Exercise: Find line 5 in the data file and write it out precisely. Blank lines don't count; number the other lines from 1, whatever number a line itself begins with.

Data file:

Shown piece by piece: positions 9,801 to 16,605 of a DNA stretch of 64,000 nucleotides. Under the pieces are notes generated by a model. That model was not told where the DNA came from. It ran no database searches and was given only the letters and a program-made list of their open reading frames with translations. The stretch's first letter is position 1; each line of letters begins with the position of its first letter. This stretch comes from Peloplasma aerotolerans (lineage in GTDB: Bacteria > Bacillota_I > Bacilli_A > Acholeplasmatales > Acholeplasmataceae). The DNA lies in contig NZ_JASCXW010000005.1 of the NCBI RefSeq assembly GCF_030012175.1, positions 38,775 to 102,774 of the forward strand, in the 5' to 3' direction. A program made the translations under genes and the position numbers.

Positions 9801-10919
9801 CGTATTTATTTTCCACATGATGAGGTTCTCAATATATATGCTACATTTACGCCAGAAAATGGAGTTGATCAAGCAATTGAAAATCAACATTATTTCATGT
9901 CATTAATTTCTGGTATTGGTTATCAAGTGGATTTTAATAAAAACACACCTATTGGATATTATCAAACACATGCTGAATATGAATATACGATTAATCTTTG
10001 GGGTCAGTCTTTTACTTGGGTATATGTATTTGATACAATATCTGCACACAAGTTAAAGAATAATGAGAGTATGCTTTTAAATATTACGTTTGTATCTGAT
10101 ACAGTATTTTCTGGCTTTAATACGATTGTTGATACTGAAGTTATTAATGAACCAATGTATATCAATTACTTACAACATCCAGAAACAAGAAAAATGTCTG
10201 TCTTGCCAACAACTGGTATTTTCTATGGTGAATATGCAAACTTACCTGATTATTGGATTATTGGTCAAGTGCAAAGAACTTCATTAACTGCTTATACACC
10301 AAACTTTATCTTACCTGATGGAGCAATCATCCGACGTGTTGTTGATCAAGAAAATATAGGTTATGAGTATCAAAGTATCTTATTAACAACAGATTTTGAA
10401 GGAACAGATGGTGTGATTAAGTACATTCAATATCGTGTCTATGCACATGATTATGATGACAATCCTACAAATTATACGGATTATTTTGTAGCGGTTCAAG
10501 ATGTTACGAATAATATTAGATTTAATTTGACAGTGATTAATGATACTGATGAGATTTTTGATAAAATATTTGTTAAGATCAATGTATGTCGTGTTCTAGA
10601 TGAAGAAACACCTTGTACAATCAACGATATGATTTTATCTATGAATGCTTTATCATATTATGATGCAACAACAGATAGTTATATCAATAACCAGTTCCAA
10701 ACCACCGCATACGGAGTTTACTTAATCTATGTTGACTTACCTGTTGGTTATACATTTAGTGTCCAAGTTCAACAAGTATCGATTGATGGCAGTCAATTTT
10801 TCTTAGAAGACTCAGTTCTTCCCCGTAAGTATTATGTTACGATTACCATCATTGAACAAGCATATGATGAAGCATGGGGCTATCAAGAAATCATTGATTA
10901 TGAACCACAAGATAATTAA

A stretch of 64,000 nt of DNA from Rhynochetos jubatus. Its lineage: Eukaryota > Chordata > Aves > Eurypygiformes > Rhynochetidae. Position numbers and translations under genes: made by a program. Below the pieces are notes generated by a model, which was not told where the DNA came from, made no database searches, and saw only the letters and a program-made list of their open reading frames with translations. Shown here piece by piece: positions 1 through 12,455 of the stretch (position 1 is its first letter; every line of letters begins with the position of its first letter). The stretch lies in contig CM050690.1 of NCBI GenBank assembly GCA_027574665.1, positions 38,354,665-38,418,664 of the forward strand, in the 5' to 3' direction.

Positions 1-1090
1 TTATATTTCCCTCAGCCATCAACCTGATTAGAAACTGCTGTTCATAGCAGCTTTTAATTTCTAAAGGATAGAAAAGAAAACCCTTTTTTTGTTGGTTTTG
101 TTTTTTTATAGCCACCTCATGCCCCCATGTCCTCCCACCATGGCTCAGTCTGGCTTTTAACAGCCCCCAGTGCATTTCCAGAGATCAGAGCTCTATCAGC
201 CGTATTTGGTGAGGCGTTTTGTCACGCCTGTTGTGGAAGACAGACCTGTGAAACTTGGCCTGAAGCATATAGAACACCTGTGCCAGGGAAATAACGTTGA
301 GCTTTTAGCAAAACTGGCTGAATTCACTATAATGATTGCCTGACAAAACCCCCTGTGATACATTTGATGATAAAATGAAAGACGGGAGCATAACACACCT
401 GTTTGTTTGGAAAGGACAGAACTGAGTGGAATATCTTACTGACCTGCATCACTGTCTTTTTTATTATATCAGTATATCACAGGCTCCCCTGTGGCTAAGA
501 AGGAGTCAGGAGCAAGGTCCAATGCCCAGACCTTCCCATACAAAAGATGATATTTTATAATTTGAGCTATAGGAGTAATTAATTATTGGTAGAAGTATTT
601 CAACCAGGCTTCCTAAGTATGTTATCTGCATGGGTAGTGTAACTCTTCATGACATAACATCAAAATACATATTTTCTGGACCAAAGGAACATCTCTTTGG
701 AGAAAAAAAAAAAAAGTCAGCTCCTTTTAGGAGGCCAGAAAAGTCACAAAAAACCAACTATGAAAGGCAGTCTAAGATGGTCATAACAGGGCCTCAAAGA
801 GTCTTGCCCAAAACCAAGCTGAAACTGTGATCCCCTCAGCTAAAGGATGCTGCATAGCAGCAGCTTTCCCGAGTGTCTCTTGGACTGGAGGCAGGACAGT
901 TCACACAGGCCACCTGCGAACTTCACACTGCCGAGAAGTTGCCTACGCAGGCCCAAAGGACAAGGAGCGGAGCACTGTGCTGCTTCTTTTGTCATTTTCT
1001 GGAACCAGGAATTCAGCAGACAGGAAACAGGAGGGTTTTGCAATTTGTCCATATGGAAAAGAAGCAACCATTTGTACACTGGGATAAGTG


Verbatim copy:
10001 GGGTCAGTCTTTTACTTGGGTATATGTATTTGATACAATATCTGCACACAAGTTAAAGAATAATGAGAGTATGCTTTTAAATATTACGTTTGTATCTGAT